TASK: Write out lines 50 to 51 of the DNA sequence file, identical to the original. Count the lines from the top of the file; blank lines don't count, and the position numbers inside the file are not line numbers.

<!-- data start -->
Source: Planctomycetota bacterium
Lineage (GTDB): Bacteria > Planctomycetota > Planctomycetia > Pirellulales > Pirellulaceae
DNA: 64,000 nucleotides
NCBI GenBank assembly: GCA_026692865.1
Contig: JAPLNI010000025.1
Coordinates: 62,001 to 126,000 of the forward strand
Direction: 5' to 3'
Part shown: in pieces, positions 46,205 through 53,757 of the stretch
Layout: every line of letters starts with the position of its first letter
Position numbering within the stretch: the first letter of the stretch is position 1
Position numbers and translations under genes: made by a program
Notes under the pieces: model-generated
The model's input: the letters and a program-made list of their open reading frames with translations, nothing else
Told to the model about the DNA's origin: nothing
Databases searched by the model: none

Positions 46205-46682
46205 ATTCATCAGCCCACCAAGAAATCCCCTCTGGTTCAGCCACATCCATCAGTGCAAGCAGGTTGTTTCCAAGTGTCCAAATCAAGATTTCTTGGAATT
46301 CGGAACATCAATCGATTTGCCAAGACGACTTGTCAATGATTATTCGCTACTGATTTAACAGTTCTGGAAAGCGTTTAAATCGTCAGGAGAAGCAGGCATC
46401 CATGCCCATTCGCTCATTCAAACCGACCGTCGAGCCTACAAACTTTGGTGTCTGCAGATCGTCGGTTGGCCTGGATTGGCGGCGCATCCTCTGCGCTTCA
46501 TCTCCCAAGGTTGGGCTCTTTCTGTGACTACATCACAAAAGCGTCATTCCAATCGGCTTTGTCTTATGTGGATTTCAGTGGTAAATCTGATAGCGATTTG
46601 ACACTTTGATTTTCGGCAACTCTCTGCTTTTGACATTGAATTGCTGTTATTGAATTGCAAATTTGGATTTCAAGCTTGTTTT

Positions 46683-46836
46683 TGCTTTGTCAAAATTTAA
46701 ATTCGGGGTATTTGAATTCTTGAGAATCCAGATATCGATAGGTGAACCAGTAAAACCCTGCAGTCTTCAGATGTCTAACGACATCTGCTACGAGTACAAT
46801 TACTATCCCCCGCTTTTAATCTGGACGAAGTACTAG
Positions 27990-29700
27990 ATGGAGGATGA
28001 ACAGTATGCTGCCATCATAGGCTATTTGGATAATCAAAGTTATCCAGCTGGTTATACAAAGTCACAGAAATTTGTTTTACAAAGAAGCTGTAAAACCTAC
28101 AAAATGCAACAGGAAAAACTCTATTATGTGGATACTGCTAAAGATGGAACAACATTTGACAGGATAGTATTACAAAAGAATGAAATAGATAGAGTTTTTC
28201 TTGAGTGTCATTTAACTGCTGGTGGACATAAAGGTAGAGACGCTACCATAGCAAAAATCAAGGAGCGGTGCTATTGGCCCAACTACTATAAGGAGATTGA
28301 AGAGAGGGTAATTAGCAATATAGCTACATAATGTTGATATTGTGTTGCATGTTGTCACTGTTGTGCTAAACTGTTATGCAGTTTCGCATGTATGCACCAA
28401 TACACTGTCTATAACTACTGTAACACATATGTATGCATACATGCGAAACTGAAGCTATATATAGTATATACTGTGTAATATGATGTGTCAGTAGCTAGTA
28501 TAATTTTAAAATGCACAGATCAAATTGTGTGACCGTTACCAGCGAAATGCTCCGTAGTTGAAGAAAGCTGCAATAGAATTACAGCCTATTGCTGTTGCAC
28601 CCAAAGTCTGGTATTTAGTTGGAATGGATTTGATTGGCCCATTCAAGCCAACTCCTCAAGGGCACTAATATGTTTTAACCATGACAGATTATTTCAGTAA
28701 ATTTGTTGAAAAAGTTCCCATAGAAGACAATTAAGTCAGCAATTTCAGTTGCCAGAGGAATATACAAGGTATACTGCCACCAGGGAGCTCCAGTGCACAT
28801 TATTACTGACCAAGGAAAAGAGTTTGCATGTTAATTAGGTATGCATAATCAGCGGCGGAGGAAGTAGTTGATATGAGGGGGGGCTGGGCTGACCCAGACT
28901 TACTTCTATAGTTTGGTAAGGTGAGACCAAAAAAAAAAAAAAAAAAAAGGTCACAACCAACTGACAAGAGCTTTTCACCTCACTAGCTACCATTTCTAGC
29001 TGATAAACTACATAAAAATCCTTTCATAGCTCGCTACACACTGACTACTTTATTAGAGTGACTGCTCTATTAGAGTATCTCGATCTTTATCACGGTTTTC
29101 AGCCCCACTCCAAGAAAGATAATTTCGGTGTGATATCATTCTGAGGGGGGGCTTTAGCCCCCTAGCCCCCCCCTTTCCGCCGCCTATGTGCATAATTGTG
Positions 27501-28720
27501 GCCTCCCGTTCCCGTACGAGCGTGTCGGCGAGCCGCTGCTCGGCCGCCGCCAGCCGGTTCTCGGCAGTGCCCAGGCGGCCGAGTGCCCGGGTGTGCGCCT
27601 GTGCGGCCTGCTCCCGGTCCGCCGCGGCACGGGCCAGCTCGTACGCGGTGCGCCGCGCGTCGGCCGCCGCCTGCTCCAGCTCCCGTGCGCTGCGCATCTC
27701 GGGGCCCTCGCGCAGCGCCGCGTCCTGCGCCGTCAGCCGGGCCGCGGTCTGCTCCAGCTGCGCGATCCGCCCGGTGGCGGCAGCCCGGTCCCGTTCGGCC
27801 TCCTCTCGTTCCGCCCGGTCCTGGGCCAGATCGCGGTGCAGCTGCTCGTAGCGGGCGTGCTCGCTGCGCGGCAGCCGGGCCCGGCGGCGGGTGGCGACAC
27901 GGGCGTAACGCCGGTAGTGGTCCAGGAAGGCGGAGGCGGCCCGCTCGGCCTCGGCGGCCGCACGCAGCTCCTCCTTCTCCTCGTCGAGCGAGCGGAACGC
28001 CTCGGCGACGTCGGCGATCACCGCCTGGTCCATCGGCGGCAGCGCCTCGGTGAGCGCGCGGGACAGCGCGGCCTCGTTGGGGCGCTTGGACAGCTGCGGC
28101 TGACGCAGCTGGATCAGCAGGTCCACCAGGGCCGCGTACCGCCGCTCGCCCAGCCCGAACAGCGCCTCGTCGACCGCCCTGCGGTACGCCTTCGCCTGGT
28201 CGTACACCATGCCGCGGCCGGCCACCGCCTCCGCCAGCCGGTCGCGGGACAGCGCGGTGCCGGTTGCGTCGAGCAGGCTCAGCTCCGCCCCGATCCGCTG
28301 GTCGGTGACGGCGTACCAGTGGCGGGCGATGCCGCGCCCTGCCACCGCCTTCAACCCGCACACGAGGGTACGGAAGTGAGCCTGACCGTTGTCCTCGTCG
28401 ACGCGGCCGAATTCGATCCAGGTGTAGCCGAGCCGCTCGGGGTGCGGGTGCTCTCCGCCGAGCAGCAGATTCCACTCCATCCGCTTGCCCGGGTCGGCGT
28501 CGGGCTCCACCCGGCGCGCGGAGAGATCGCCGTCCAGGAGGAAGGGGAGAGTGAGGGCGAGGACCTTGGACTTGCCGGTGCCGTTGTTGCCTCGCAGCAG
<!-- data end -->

28401 ACGCGGCCGAATTCGATCCAGGTGTAGCCGAGCCGCTCGGGGTGCGGGTGCTCTCCGCCGAGCAGCAGATTCCACTCCATCCGCTTGCCCGGGTCGGCGT
28501 CGGGCTCCACCCGGCGCGCGGAGAGATCGCCGTCCAGGAGGAAGGGGAGAGTGAGGGCGAGGACCTTGGACTTGCCGGTGCCGTTGTTGCCTCGCAGCAG